(Note: This was taken from the abandoned.org/nemon/compress/protocol.html page. This page no longer seems to exist, so I wanted to preserve the spec here. --Zugg)
This document describes version 2 of the protocol, using the COMPRESS2 option. An earlier version described a protocol using the COMPRESS option -- this is referred to as the version 1 protocol below.
The protocol used by mcclient is based on 'telnet' option negotiation. See RFCs 854 and 855 for an overview of the mechanism used.
Compression is currently unidirectional - only output from the mud server is compressed. This simplifies the implementation, and also avoids potential problems with hostile clients sending data intended to cause problems (via crashing or excessive memory/cpu use) with the decompressor. The compressor is entirely controlled by the server. While attacks on the client are potentially possible, this seems less of a problem as the client is not a shared resource.
Servers supporting version 2 (this version) of the protocol should indicate
they support it by offering the COMPRESS2 option (number 86):
COMPRESS2. They may also optionally offer the older version 1 option
(number 85) to support older clients:
IAC WILL COMPRESS.
Servers should offer COMPRESS2 before COMPRESS to allow newer clients to support
any extra features added to COMPRESS2 in the future while still supporting
Clients should respond to the COMPRESS2 option with
COMPRESS2 if they want the server to enable compression. To support
older servers, clients may respond to the COMPRESS option with
COMPRESS, although it is recommended that the COMPRESS option is
IAC DONT COMPRESS if COMPRESS2 has been
previously offered by the server.
There is no requirement for either server or client to support the version 1 protocol.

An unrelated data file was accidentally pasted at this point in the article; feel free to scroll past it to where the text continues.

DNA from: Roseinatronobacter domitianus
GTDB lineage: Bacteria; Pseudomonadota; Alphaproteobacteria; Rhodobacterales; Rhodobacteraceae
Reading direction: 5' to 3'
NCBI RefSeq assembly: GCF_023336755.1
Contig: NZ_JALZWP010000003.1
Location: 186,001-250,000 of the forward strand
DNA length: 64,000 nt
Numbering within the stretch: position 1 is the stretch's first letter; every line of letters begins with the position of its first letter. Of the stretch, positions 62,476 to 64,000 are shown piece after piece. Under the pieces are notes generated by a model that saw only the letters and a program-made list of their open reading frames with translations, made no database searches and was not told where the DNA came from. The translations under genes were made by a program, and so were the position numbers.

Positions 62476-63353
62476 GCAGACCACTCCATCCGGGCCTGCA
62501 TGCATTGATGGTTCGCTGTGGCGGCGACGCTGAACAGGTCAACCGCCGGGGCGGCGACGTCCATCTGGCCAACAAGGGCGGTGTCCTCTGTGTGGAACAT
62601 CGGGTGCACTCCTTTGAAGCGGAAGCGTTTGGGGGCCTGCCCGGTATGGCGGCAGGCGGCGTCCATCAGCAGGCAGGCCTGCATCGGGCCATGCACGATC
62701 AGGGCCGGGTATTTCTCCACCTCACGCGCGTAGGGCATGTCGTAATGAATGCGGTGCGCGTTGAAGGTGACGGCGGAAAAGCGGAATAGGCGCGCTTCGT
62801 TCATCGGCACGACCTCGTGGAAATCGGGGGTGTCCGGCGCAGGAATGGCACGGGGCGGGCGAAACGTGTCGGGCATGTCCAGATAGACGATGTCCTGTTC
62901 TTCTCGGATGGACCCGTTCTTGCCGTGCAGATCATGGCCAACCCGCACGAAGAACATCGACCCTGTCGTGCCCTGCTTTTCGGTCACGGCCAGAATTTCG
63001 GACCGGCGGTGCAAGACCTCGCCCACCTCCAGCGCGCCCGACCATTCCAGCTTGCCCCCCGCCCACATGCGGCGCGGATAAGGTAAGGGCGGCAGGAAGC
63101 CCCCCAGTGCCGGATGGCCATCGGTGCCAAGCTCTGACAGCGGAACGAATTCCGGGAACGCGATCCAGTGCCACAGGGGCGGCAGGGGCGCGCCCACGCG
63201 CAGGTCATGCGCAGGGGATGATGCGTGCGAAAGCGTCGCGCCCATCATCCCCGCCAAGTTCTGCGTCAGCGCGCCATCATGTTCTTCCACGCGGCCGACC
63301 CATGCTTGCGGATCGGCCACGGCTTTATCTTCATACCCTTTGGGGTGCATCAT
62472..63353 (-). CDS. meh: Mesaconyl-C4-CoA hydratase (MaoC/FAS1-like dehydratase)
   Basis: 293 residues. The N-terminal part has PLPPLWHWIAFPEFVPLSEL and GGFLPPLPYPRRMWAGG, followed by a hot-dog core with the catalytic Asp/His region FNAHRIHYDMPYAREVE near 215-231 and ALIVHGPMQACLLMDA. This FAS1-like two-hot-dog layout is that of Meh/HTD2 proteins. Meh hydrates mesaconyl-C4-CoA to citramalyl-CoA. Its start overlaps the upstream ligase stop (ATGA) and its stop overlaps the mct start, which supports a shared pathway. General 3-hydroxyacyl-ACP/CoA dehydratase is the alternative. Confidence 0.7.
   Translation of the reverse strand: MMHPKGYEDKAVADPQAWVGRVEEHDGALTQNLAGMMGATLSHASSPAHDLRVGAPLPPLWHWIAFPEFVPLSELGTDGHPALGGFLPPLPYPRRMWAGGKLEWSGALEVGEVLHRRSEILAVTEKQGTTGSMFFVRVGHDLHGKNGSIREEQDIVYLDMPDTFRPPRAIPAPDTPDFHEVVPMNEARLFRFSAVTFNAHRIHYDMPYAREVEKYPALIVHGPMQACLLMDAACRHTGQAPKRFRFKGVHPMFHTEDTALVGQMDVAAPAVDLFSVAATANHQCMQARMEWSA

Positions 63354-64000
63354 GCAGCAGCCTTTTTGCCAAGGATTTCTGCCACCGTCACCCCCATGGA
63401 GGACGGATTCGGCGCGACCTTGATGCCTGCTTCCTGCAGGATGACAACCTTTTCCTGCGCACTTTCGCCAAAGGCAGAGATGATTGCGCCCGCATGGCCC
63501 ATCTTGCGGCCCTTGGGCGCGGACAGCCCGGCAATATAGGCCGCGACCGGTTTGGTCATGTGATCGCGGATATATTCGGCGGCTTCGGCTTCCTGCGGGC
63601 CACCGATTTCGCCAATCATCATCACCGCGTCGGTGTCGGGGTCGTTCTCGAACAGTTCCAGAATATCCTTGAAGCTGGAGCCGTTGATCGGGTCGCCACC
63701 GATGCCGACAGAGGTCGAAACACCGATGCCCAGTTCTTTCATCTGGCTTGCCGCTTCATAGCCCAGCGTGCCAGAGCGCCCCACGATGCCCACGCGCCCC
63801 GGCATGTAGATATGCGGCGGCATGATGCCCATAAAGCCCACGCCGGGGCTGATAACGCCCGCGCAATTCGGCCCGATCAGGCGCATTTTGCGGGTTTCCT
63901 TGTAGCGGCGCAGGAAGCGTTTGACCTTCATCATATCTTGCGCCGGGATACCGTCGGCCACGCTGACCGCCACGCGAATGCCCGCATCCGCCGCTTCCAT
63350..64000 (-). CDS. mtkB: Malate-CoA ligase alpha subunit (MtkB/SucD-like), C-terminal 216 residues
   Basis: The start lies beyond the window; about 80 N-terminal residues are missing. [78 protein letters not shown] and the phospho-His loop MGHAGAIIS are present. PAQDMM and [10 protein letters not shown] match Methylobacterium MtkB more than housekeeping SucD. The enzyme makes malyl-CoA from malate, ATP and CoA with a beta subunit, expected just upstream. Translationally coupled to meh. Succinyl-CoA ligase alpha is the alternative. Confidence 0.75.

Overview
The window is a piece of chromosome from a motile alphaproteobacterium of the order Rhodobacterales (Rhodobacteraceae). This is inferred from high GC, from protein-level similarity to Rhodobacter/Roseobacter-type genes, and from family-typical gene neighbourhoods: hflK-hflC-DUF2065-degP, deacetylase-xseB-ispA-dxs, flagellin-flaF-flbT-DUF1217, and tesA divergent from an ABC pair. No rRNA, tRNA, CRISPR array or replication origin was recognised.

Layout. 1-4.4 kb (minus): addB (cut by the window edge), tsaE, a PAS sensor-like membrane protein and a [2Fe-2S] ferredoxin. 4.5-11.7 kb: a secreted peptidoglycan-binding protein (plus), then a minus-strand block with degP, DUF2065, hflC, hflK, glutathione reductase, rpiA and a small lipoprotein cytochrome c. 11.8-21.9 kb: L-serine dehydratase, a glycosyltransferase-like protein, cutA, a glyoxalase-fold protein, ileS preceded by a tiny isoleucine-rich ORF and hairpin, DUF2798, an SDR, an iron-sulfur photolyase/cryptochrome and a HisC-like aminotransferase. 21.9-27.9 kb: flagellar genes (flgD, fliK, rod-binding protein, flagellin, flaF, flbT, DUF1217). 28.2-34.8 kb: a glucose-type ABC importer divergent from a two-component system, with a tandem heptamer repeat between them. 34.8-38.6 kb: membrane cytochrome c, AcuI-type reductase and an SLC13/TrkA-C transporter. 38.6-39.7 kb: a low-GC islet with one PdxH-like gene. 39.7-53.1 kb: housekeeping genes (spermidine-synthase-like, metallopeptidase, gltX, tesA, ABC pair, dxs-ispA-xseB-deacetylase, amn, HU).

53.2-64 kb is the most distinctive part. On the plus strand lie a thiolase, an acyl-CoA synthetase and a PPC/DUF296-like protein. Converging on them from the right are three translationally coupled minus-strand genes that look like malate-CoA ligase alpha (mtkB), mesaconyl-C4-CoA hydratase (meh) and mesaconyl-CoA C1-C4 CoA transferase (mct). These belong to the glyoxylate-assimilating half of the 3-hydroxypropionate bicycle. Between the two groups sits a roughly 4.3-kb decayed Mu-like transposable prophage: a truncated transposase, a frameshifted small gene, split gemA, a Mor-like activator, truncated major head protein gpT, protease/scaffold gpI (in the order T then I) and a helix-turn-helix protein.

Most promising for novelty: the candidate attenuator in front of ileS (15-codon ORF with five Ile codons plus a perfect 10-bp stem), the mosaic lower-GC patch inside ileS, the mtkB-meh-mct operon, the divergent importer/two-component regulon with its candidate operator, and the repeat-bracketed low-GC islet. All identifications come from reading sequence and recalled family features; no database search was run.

Once either COMPRESS or COMPRESS2 is negotiated, the server may enable
compression. Since the start point of the compression stream needs to be known,
the server prefixes the start of the stream with a suboption negotiation packet.
IAC SB COMPRESS WILL SE for the obsolete COMPRESS
option (note that this is not a valid suboption negotiation sequence according
to RFC854/855 -- the terminating SE isn't correctly escaped), or
SB COMPRESS2 IAC SE for the COMPRESS2 option.
Immediately following this, a zlib stream (as defined in RFC 1950 - see also the zlib home page) begins.
In summary, negotiation between server and client takes one of these forms:
version 1 server version 1 client IAC WILL COMPRESS IAC DO COMPRESS IAC SB COMPRESS WILL SE (compressed stream) version 2 server (supporting v1) version 1 client IAC WILL COMPRESS2 IAC WILL COMPRESS (nothing) or IAC DONT COMPRESS2 IAC DO COMPRESS IAC SB COMPRESS WILL SE (compressed stream) version 2 server (not supporting v1) version 1 client IAC WILL COMPRESS2 (nothing) or IAC DONT COMPRESS2 (uncompressed connection continues) version 1 server version 2 client (supporting v1) IAC WILL COMPRESS IAC DO COMPRESS IAC SB COMPRESS WILL SE (compressed stream) version 1 server version 2 client (not supporting v1) IAC WILL COMPRESS IAC DONT COMPRESS (uncompressed connection continues) version 2 server version 2 client IAC WILL COMPRESS2 IAC WILL COMPRESS IAC DO COMPRESS2 IAC DONT COMPRESS IAC SB COMPRESS2 IAC SE (compressed stream)
The compressed data should be transmitted unescaped. IAC should be sent as-is. Telnet option negotiation and IAC escaping continues as normal for the uncompressed data stream -- the entire telnet TCP stream is compressed, negotiation and all.
Compression can only be terminated by the server - a normal end to the
compression stream is assumed to mean "revert to uncompressed mode".
It may be desirable for the server to automatically terminate compression when
IAC DONT COMPRESS sequence is received from the client.
Any decompression errors are unrecoverable, and should result in a disconnection. Given that TCP is a reliable transport mechanism, bug-free implementations should never encounter compression errors, so this should not affect normal operation. When an error is encountered, something has gone badly wrong, and it seems hard to recover. Allowing raw (uncompressed) option negotiation to reset compression is one possibility, but would require that option negotiation take place outside the compressed stream.Oliver Jowett <firstname.lastname@example.org>, 2000/05/30